The Central London County Court confirms that land agreements are no longer beyond the reach of competition law, while considering its application in respect of a letting scheme imposing restrictions on use (Martin Retail Group / Crawley Borough Council)

Competition law and covenants restrictive of land use* Covenants restricting use of land to particular commercial purposes are commonplace. Until recently, the potential for competition law to regulate them was limited, because “land agreements” were excluded from the reach of the Chapter I Prohibition under the Competition Act 1998. The exclusion has, however, been revoked by the Competition Act 1998 (Land Agreements Exclusion Revocation Order) 2010. The OFT has also provided guidance on the application of competition law in this field. Accordingly, practitioners can increasingly expect competition law to provide a basis for challenging commercial arrangements restrictive of land use. Martin Retail Group Limited v Crawley Borough Council - a County Court case decided in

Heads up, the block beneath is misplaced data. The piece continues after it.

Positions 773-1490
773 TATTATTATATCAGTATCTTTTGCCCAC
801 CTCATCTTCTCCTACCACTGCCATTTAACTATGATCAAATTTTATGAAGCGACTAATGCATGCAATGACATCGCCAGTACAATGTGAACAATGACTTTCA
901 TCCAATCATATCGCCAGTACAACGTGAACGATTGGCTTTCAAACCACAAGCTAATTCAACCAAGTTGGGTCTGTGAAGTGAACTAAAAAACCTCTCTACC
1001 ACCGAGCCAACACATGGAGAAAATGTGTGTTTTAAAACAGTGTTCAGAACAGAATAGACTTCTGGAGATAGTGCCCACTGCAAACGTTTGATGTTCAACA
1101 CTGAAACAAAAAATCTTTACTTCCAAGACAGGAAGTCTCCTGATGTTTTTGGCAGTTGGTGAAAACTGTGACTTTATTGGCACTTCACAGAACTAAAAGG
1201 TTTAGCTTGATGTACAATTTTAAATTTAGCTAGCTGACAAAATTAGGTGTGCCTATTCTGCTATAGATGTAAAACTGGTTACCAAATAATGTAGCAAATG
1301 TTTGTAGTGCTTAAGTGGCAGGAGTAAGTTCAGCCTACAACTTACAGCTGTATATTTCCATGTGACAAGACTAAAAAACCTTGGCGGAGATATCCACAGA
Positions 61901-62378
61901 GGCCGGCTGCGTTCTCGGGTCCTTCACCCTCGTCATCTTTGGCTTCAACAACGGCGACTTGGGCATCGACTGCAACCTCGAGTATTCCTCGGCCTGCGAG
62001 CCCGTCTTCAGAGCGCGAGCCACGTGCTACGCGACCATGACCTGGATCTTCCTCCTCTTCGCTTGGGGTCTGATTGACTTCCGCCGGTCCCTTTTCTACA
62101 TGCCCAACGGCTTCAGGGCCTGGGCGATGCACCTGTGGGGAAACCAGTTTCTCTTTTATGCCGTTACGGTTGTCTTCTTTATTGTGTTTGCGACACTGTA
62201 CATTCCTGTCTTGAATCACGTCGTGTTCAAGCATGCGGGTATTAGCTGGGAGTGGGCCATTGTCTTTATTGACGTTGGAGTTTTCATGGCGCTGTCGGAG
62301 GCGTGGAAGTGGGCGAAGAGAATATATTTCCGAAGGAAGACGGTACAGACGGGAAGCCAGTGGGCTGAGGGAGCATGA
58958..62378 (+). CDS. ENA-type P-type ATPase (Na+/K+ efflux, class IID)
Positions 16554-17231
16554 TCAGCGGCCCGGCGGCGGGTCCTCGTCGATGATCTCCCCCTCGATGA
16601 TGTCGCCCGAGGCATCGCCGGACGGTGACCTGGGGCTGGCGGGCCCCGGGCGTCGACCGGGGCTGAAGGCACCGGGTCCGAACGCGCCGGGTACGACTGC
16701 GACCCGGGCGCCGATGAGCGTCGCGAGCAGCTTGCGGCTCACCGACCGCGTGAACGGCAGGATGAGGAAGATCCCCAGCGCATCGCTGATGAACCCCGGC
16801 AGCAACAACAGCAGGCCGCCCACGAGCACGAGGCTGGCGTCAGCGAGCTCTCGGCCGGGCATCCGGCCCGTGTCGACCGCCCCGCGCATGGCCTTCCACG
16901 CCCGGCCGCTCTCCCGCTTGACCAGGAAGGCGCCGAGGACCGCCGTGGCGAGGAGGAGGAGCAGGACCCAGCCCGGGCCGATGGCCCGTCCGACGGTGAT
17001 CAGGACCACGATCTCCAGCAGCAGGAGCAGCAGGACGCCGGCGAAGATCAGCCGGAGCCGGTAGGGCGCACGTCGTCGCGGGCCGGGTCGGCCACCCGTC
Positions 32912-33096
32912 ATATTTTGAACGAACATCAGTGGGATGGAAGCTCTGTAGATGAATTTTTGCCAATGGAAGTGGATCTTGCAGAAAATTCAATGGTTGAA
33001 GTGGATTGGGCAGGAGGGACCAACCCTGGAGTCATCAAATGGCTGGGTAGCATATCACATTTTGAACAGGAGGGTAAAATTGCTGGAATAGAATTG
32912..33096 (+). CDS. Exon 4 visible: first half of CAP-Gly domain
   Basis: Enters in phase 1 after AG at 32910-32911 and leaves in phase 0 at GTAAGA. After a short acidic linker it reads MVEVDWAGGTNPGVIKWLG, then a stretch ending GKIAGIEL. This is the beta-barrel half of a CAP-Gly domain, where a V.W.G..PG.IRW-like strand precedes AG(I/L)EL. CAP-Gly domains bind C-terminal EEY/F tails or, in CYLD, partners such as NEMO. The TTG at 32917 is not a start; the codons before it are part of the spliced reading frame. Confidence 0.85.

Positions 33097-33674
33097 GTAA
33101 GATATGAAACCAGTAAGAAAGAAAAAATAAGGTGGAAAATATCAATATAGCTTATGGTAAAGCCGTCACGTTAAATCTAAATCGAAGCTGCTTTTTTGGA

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  • London School of Economics and Political Science

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Andrew Scott, The Central London County Court confirms that land agreements are no longer beyond the reach of competition law, while considering its application in respect of a letting scheme imposing restrictions on use (Martin Retail Group / Crawley Borough Council), 24 December 2013, e-Competitions December 2013, Art. N° 66789

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